Reportedly, the Presidential Council presented in May 2007 a number of suggestions to the Russian government for amendments to the law and to the implementing regulations to address the problems. In subsequent months, these suggestions were developed into draft amendments to be presented to the Duma. Ella Pamfilova as well as Russian NGOs and civil society representatives have repeatedly urged the authorities to address the issue and either to consider substantial amendments of the law or to draft a new one, as the current version does not serve its stated purpose.

However, it appears that the process of discussing and possibly amending the law has been halted due to the Duma elections in December 2007 and may be further delayed until after the presidential elections in March 2008.


Some human rights defenders and NGOs have been targeted under extremism-related laws, which has seriously hampered their ability to exercise their rights to freedom of expression and association.


The Russian federal law “On Combating Extremist Activity”19 was signed into law on 25 July 2002. The law defined extremist activity, extremist organizations and extremist materials.

Extremist activity was defined as, among other things, the activity of public and religious associations or other organizations, mass media, or individuals in planning, organizing, preparing and carrying out activity directed at: forcible change of the foundations of the constitutional structure and violation of the integrity of the Russian Federation; undermining the security of the Russian Federation; seizure or usurpation of authority; creation of illegal armed units; carrying out terrorist activity; the humiliation of national dignity; inciting racial, ethnic or religious discord, as well as social discord, connected with violence or appeals to violence; carrying out mass riots, acts of hooliganism and vandalism on the grounds of ideological, political, racial, ethnic or religious hatred or hostility in relation to any social group; and advocacy/propaganda of exclusiveness, superiority or inferiority of citizens based on their religious, social, racial, ethnic or linguistic affiliation (Article 1).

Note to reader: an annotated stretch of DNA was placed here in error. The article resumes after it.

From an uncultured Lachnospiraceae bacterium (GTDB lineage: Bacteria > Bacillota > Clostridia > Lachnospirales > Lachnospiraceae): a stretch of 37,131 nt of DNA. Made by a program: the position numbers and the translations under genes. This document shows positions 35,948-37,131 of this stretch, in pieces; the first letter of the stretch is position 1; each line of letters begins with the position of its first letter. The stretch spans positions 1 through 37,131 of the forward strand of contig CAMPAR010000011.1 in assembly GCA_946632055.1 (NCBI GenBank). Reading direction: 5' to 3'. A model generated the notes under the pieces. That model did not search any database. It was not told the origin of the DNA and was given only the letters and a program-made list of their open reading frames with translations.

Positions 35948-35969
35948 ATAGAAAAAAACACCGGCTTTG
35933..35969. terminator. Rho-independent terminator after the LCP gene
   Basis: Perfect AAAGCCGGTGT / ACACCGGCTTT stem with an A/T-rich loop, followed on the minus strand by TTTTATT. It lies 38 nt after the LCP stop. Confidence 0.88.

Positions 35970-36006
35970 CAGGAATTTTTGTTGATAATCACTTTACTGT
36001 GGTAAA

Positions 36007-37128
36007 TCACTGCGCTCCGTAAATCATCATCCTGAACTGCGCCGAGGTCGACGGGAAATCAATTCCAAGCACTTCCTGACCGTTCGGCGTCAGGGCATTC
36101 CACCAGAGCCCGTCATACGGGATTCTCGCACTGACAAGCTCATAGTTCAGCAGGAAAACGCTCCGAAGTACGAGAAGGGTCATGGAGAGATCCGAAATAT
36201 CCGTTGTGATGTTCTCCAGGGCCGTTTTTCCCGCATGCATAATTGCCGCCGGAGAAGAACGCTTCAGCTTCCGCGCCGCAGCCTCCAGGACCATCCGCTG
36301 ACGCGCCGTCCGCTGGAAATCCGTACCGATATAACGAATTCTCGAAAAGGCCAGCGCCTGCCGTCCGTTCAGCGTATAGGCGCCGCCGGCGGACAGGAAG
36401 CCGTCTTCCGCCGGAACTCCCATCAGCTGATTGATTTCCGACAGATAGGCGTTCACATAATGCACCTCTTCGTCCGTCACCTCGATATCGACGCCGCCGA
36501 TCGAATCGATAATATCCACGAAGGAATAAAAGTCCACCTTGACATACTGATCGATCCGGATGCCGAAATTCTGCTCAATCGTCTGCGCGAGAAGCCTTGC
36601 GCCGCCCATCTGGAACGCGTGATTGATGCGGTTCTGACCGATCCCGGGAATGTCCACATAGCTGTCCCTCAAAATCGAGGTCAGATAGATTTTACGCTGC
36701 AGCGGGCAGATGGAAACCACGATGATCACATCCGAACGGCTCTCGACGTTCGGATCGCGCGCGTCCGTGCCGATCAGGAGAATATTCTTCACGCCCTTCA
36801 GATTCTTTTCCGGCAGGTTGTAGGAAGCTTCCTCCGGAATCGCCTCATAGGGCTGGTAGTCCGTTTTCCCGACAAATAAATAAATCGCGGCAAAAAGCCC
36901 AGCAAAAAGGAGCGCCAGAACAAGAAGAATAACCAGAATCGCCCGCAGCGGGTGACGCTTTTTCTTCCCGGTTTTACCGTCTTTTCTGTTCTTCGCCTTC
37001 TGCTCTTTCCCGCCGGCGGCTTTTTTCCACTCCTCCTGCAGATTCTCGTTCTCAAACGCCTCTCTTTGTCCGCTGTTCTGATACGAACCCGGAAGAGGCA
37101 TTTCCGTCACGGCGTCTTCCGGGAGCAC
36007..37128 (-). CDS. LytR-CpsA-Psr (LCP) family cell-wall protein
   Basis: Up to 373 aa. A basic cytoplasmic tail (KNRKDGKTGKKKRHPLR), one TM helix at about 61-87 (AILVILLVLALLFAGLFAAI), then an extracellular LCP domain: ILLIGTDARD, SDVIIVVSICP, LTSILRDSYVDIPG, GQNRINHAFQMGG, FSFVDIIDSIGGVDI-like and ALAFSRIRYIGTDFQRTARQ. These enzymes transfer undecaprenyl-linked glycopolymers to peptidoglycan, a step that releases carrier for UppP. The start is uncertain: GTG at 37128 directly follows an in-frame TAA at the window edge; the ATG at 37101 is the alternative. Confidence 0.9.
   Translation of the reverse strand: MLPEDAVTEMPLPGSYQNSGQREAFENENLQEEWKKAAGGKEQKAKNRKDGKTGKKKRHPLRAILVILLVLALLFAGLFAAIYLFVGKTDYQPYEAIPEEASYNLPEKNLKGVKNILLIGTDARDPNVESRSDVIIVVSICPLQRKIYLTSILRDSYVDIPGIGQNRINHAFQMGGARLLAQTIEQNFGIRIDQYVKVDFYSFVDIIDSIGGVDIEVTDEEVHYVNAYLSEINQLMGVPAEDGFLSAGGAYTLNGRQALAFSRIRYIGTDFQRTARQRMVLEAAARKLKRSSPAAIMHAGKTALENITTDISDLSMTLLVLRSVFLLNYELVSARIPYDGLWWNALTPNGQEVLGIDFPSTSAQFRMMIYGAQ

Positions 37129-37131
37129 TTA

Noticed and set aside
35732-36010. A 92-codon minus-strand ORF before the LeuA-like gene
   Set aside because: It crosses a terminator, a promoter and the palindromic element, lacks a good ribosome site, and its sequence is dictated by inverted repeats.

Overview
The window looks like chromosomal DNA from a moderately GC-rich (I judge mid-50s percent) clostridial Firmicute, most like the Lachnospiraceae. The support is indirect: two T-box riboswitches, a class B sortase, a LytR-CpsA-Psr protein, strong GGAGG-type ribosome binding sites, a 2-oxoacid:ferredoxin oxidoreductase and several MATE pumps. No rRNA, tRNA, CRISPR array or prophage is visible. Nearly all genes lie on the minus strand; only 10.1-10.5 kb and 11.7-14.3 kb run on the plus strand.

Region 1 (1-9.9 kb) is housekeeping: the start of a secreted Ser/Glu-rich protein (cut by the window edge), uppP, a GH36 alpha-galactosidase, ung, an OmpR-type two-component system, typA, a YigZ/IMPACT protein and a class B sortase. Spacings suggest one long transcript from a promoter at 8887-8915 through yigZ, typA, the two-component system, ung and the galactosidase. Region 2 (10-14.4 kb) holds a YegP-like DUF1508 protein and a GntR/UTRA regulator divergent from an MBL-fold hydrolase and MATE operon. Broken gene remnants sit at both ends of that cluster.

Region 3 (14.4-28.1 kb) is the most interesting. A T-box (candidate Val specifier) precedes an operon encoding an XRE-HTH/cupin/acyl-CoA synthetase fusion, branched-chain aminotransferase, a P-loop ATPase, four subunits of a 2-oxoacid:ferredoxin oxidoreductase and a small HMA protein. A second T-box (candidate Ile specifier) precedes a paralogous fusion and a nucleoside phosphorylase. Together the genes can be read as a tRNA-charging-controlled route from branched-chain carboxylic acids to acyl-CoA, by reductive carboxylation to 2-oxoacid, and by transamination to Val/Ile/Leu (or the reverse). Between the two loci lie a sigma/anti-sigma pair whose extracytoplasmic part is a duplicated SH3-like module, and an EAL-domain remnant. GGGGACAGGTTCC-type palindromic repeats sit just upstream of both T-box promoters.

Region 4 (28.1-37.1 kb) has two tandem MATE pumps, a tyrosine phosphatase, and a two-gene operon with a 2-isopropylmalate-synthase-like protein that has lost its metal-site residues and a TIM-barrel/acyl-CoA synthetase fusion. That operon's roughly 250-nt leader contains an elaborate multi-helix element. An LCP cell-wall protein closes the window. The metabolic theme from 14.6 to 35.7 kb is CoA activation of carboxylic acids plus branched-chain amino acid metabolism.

The law also defined “extremist materials” as including printed documents which call for, justify or substantiate the necessity of carrying out extremist activity (Article 1), and an “extremist organization” as being an organization in relation to which a court has ordered their closure, on the basis that it has carried out extremist activity.

A number of laws were amended in the light of the law on combating extremist activities, including:

  • the federal law on mass media (amendment to article 16, so that a mass media outlet can now be closed on the grounds set out in the law on combating extremist activities);

  • the federal law on public associations (a number of articles were amended including article 42, that a public association can be closed down for carrying out extremist activities in line with and on the grounds set out in the law on combating extremist activities);

  • the federal law on trade unions, their rights and guarantees for activity (article 4 amended so that they can be closed down in line with and on the grounds set out in the law on combating extremist activities);

  • Article 280 of the Russian Criminal Code, which was previously about “public calls for the violent overthrow of the constitutional order” and was replaced with “public calls to carry out extremist activity”;

  • The Russian Criminal Code was also amended by the addition of two new articles, Article 2821 and 2822, on organizing an extremist society and its activities;

  • the federal law on freedom of conscience and on religious organizations;

  • the federal law on political parties.

The 2006 NGO law also includes “extremism”-related provisions. Firstly, a public association cannot be registered if it is “extremist”, according to the definition contained in the law on combating extremist activities. Moreover, anyone convicted for an “extremist” criminal offence is not permitted to be a head or a member of an NGO, according to the NGO law (the law on public associations).